If you're used to centralised networks like Facebook, you may be wondering why Mastodon and the Fediverse are spread across thousands of sites. Why not just have a single site where people sign up?

There are many important reasons, but maybe the most important is this:

Networks on single sites tend to be bought by bad people when they get popular 😠

It happened to Instagram (bought by Facebook), it happened to Whatsapp (bought by Facebook), it happened to YouTube (bought by Google). It can happen to ANYTHING built entirely around one site.

No matter how much you trust the people who run a site, when someone offers them billions of dollars they may just take the money.

Decentralised networks, where there is no central site, are much more resistant to buyouts.

No one owns the global email network, thousands of indie players like @Tutanota and @protonmail are able to offer alternatives, and if one provider behaves badly you can switch to a different provider.

Just like email, the Fediverse is decentralised, so it is extremely difficult for anyone to ever buy it.

But there are also other reasons why decentralising makes sense for the Fediverse. Maybe the next most important reason is the ability to choose our own rules.

Each site (or "instance") on the Fediverse can decide its own rules for acceptable behaviour. This makes dispute resolution much more civilised, as people who disagree with an instance's rules can move to a different instance (or even start their own).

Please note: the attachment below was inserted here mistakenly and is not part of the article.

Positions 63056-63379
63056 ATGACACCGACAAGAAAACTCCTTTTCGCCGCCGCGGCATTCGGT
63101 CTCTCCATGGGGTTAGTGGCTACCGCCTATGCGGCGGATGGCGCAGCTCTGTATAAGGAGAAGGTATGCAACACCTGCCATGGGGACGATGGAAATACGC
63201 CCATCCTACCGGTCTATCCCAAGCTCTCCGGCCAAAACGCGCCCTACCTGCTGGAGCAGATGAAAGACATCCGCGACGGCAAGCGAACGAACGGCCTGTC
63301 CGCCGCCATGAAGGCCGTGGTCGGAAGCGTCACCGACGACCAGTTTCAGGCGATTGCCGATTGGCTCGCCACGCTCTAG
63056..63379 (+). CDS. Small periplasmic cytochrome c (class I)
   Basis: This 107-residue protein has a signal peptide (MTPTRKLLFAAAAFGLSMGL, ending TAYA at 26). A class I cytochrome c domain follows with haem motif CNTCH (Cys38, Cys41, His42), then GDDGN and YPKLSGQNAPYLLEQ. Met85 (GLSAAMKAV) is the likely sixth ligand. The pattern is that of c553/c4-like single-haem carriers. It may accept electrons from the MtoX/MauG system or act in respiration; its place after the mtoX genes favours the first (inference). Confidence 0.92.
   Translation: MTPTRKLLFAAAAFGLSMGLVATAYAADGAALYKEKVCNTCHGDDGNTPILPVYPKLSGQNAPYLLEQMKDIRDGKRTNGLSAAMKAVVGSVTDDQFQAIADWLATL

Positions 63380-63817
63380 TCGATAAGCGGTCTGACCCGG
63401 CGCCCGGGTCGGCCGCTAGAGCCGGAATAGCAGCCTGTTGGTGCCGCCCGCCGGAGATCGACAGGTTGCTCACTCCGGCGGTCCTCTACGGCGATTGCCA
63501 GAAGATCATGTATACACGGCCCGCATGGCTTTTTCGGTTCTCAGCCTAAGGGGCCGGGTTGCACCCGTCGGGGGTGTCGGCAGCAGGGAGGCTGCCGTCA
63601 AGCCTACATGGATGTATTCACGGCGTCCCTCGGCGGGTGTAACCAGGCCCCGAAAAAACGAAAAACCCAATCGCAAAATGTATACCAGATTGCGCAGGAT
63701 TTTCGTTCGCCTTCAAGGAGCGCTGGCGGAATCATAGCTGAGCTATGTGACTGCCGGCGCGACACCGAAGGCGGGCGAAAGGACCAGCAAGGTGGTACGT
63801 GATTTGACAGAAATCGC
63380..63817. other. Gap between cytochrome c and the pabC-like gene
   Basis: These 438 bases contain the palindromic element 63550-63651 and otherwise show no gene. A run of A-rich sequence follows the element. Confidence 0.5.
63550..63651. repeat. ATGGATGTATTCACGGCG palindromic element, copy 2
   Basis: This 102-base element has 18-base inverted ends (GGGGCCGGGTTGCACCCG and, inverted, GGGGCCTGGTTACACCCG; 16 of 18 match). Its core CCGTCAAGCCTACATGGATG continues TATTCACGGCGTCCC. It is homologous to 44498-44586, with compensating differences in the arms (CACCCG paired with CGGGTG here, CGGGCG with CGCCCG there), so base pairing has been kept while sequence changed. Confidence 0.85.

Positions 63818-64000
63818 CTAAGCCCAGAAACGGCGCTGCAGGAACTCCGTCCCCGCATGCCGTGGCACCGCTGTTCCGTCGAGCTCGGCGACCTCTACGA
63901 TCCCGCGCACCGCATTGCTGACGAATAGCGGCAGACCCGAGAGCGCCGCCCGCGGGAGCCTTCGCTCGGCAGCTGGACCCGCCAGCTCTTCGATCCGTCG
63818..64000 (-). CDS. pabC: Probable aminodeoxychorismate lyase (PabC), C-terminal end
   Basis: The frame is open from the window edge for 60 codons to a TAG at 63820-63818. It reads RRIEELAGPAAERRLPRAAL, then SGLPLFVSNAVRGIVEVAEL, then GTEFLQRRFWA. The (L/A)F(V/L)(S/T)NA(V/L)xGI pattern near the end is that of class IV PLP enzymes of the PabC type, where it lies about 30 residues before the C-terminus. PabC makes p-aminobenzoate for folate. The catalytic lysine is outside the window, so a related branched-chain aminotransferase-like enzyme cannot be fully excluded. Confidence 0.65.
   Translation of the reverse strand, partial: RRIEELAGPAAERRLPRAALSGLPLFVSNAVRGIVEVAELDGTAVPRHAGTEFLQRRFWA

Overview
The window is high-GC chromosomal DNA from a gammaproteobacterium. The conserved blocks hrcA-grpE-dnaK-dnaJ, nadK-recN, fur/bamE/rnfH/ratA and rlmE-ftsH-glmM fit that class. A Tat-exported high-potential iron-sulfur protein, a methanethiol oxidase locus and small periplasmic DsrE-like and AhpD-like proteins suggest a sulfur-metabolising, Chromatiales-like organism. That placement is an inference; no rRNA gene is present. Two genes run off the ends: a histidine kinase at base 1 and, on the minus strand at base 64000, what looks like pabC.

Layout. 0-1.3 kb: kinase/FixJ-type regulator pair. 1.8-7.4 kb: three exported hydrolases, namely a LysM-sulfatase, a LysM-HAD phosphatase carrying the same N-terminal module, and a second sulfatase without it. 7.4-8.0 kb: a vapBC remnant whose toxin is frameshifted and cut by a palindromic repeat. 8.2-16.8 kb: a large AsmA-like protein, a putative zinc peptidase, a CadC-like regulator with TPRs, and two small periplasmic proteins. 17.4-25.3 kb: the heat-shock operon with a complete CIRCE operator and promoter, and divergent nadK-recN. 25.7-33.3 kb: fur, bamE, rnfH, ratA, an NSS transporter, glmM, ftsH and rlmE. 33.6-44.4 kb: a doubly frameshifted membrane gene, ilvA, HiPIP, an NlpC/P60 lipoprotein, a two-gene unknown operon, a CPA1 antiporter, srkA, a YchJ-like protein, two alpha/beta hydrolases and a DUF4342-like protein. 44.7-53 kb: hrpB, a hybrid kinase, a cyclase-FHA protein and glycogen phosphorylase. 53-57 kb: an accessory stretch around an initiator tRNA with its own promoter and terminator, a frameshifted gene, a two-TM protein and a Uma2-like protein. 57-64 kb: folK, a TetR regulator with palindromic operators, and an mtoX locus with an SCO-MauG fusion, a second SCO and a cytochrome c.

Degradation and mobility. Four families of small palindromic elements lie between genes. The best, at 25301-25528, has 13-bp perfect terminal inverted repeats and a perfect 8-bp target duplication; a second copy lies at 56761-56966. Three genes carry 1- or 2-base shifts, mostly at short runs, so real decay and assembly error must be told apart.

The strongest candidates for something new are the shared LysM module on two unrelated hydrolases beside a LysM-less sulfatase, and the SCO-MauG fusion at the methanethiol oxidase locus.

It also makes a lot more sense than having a massive megacorporation trying to make yes/no decisions on the entire world's disagreements.

Instances can also choose to block other instances. The worse an instance behaves, the more other instances will block it, until eventually the worst-behaved instances are just talking to themselves.

The Masto developers summed this all up well in their official video:

Third reason why it's important for the Fediverse to be decentralised is decentralisation protects it from catastrophic failure. If one part of the Fedi goes down, it doesn't break everything else.

The Fediverse is made up of thousands of independent instances. Every instance runs separately, usually on separate servers. Even the largest instance only has a fraction of the Fedi's total users.

Additionally, different instances may use totally different software (Mastodon, PixelFed, PeerTube etc) written by totally different teams, so software bugs will probably only affect a fraction of the Fedi at any one time.

By being so diverse and spread out, the Fedi minimises the impact of any technical problems.

Centralised networks are much much more vulnerable because they aren't diverse, they put all their technical eggs in one basket. That's why we regularly see Facebook down, Instagram down, Whatsapp down etc.

@feditips @Tutanota @protonmail
And as we recently seen, centralised services are really more capable of suffering some kind of error and going down for a lot of time.

(Apart from the monopoly, censorship and etc issues)